Jonathan Glazer’s (Sexy Beast) ultra dark, but ultra sexy new sci-fi mind-fuck, Under the Skin, has had a UK release date confirmed by Studio Canal. The creepy, and highly anticipated film, which stars Scarlet t Johansson as an alien, will land in cinemas across the UK on March 14th 2014.
Glazer’s third film following Sexy Beast and Birth, is the story of an alien in human form. Part road movie, part science fiction, part real, it’s a film about seeing the world through alien eyes.
Critically acclaimed at the Venice, Toronto and London film festivals, the film was shot in London and extensively on location in Scotland.
Under the Skin is directed by Jonathan Glazer, and is base on Michel Faber’s novel. Walter Campbell and Jonathan Glazer adapted the screenplay. The cast is lead by Scarlett Johansson, and joining her will be Paul Brannigan, Joe Szula, Krystof Hadek, Scott Dymond, Jessica Mance and Michael Moreland.
Cameron Bailey’s (TIFF) synopsis:
Fans of Jonathan Glazer’s Sexy Beast and Birth have been anticipating Under the Skin with a yearning usually reserved for superhero franchises. Based onMichel Faber‘s acclaimed novel, the story’s premise is perfectly suited to a director known for compression, focus, and cool shocks.
On Scotland’s lonely back roads, a beautiful woman (Scarlett Johansson) stalks unwitting men. Her identity and her motives unclear, she is simply, and quite literally, a sexual threat. Her eyes deadened but alert, she prowls night streets and deserted locales in a white van, seeking male victims. More could be said about the plot, but it’s best to allow Under the Skin to reveal itself. From its arresting first image — a pure, white pinpoint of light — it expands outward to become an increasingly absorbing mystery. It’s also a Rorschach test for everything one might fear about relations between men and women.
Johansson is sometimes cast for her physical sensuality, and Glazer makes ample use of that here. But the film is anything but lascivious. Having directed landmark music videos for Radiohead and Massive Attack, he was known as a supreme stylist even before his feature films. Here, he offers shades of Kubrick and Hitchcock in his depiction of sexuality, capturing a cool, predatory impulse rather than simple heat. For that matter, Under the Skin shows little interest in simply arousing the audience, be they enamoured of Glazer, fantasy fiction, or Johansson. It proceeds at its own rhythm, accumulating one eerie detail on top of another, serving up sometimes baroque encounters between predator and prey, pushing inevitably towards its disturbing conclusion.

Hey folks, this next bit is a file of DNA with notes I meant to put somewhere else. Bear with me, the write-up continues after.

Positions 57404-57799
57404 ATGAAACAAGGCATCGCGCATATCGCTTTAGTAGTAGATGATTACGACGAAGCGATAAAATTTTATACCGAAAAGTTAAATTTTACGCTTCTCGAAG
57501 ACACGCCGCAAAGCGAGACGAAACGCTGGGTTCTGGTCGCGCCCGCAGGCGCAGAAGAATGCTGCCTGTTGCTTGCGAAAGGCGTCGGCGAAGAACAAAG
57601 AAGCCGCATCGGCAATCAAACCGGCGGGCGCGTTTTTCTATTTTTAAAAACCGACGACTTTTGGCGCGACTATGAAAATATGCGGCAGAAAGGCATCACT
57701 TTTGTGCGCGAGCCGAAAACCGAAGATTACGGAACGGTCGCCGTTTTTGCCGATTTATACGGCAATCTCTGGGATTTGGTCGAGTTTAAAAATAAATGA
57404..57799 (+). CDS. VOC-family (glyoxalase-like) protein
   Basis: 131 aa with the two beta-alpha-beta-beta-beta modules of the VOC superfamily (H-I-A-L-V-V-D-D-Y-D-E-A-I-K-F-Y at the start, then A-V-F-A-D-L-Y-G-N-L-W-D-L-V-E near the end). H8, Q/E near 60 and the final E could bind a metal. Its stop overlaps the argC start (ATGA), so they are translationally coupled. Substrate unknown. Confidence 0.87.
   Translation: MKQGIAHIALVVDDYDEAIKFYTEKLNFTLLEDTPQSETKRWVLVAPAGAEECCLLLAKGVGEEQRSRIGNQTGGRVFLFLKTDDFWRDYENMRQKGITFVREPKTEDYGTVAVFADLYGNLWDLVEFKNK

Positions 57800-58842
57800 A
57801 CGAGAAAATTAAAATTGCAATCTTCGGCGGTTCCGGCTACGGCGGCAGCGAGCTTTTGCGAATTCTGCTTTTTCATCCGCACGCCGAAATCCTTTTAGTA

The Telluride synopsis:
“Under The Skin“: In search of loners, Laura (Scarlett Johansson) drives around the exquisitely moody landscapes of the Scottish highlands. She’s an alien,sent from afar and equipped with enough human language and awesome seductive power to capture, destroy and presumably send home human males. And then, her curiosity about her human body and an accidental act of pity disrupt her mission: talk about lost in translation! Jonathan Glazer, known for his brilliant music videos and SEXY BEAST, and co-writer Walter Campbelladapt Michael Faber’s acclaimed novel to create a surprisingly layered tale. UNDER THE SKIN begins like an effectively creepy sci-fi horror film, but soon deepens into a lyrical evocation of solitude and estrangement and a mournful lament for ephemeral earthly beauty.The photography by Daniel Landin is richly atmospheric, and Peter Raeburn’s musical themes provide an ominous depth. –LG (U.K., 2013, 107m)